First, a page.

1. You recognize the importance of camper retention....then you offer a new camper a price significantly lower then a family who has been with you for years! While discounting is a good way to get trial, and a satisfied first time customer is likely to return, offering better pricing, especially significant better pricing, to new customers is a likely way to upset your loyal current customers.

    2. Sometimes, the ones you get with a significant price discount are ones you would only get with that discount. As you say, you loose on the front end but then they may stay with you for years. My experience, both within and outside of the Camp world, is that if that customer you get with a significant discount is all about price, then no matter how good you are, you may never get that chance to make it back. Often times, if the only reason you get a camper is price, you will quickly loose them on price as well.

    3. Placing a large discount in the marketplace can signal that your business is in trouble… Not the message you want parents to get. Another bad option; it can also signal that your product is not worth its full "retail" price, or why could you (or would you) offer such a discount.

    Bottom line, before running that 50% off ad, I would make sure to consider some potential downsides...

    Good Luck - Jed

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  2. Great comments Jed. Appreciate you taking the time. You're right, there's always gonna be people who are buying on price (in the camp world and outside). Unfortunately it's impossible to tell who they are ahead of time. You can only control what you can control, and that's delivering an outstanding camp experience to each kid no matter if there parents only selected you cause of a discount or not. Hopefully even the price shoppers can be influenced to come back if the kid has a great time and influences the parent into letting them come back next year...not an unlikely scenario given how much pull kids have with their parents in making buying decisions.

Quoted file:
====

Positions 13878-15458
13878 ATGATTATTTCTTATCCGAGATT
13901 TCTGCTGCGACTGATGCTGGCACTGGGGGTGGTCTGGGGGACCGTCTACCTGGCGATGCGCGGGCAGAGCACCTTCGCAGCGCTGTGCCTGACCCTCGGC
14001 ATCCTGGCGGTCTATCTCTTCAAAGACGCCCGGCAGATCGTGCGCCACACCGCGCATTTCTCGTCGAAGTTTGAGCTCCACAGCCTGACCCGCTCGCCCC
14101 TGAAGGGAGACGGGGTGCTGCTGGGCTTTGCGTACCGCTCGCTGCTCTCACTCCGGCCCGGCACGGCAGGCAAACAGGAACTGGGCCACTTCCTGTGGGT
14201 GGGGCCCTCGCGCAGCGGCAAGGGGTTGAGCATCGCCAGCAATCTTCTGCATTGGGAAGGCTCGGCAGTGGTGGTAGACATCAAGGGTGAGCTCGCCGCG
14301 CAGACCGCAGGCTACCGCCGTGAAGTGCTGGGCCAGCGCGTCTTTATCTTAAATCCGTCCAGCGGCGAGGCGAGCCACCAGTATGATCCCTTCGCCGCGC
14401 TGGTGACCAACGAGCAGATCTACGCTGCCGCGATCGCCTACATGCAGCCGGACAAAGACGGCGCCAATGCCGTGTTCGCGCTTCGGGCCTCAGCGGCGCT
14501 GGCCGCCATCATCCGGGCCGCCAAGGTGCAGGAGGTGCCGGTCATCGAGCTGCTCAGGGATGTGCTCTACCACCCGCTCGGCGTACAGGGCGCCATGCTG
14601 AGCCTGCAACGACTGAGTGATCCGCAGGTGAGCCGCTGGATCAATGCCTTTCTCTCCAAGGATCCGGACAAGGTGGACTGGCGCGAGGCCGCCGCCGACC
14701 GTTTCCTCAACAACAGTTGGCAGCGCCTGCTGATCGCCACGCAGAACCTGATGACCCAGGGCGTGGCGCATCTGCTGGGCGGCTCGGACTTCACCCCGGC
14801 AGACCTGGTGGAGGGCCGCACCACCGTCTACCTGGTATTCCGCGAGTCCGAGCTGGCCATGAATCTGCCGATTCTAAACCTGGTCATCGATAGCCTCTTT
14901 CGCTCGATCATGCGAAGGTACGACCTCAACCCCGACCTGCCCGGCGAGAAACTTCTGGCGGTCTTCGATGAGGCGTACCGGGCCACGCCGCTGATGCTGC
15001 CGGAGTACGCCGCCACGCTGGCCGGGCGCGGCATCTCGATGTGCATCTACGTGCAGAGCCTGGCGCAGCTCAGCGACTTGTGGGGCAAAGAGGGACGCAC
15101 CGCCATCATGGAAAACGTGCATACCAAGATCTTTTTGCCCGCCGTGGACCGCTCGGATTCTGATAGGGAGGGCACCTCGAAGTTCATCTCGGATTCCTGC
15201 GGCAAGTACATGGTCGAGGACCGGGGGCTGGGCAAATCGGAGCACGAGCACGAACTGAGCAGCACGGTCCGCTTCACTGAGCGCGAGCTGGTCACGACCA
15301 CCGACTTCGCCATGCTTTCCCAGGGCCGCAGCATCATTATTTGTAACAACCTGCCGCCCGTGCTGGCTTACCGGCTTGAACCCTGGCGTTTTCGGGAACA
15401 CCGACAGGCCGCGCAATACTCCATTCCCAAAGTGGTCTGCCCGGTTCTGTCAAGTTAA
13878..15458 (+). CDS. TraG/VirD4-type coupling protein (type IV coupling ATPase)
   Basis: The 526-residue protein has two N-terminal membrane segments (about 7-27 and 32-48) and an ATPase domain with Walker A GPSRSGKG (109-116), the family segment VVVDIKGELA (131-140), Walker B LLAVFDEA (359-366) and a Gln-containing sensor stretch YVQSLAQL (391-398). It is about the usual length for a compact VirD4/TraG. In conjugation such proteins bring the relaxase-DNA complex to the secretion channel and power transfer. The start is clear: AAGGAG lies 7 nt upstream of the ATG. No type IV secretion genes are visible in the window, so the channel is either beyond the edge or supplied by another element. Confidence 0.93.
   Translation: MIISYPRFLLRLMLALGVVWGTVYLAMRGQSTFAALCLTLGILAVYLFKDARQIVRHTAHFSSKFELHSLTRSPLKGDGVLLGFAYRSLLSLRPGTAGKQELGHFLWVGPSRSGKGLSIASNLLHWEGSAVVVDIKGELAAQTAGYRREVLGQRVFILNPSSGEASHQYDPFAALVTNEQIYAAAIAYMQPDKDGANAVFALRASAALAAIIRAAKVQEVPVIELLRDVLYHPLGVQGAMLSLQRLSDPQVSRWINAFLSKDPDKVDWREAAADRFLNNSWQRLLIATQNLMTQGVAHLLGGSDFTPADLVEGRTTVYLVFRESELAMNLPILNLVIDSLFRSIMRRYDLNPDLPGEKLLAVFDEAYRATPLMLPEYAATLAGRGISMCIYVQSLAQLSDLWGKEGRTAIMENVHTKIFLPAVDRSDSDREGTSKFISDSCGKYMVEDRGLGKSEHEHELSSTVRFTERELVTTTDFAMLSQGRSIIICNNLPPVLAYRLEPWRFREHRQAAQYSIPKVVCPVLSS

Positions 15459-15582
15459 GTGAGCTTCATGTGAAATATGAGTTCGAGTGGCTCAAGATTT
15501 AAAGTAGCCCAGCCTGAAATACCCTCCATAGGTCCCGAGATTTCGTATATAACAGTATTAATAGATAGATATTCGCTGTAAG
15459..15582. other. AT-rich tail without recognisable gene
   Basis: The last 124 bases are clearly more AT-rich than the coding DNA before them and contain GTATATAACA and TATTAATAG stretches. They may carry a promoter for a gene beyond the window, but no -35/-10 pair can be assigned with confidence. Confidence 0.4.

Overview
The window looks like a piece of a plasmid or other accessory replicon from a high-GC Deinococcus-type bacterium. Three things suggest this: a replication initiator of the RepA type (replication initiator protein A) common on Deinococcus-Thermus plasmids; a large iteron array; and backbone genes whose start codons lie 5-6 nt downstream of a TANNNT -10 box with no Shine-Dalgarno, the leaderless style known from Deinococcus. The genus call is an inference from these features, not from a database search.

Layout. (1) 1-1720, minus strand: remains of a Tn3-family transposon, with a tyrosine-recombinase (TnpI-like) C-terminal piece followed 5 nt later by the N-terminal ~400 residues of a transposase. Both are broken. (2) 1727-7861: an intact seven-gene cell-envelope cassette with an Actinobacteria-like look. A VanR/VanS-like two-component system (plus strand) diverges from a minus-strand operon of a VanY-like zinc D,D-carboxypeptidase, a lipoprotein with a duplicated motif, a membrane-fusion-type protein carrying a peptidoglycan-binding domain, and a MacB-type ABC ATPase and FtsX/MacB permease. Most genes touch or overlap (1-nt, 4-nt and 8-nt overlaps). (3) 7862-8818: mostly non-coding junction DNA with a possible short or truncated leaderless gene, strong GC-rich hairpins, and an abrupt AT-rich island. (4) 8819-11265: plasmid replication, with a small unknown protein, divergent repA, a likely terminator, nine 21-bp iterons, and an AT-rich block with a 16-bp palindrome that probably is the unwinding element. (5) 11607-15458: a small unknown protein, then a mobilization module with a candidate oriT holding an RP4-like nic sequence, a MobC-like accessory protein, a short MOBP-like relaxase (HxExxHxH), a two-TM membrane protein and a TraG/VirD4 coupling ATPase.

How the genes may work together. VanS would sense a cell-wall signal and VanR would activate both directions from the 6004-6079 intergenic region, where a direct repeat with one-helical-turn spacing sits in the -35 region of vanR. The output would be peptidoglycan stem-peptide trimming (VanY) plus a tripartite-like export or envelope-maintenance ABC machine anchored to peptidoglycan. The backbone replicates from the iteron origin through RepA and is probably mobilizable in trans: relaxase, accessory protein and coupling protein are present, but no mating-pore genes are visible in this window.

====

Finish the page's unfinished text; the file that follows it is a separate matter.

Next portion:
You are also correct about pissing off loyal customers. I'm in the same position with my DirectTV service. I've been their customer for years, but it seems like they offer the "loss leader" rates to new customers just to get them in. I understand that.

    Almost every business I know of offers new customers discounts, whatever that discount may be. You just gotta find a way (whatever it is) to remain sensitive to your loyal folks and be prepared to do whatever needs to be done to keep them happy.

    As to your point #3, I suppose a large discount can send that message. And yet, many large businesses have been BUILT around 50% off deals. (In any case that's why I said you need to experiment with what works best for you, and I also think the deeper discounts should not be used so much at established camps versus those trying to get off the ground or struggling for new business NOW.)

    Bottom line, you gotta do something (or more than one thing) to acquire new business. best way i know to incentivize people into trying out a new product or service is offering a discount. It doesn't need to be 50% just enough to entice them to try you out, then you can hook them for good.
    Thanks again and all the best,

    Eric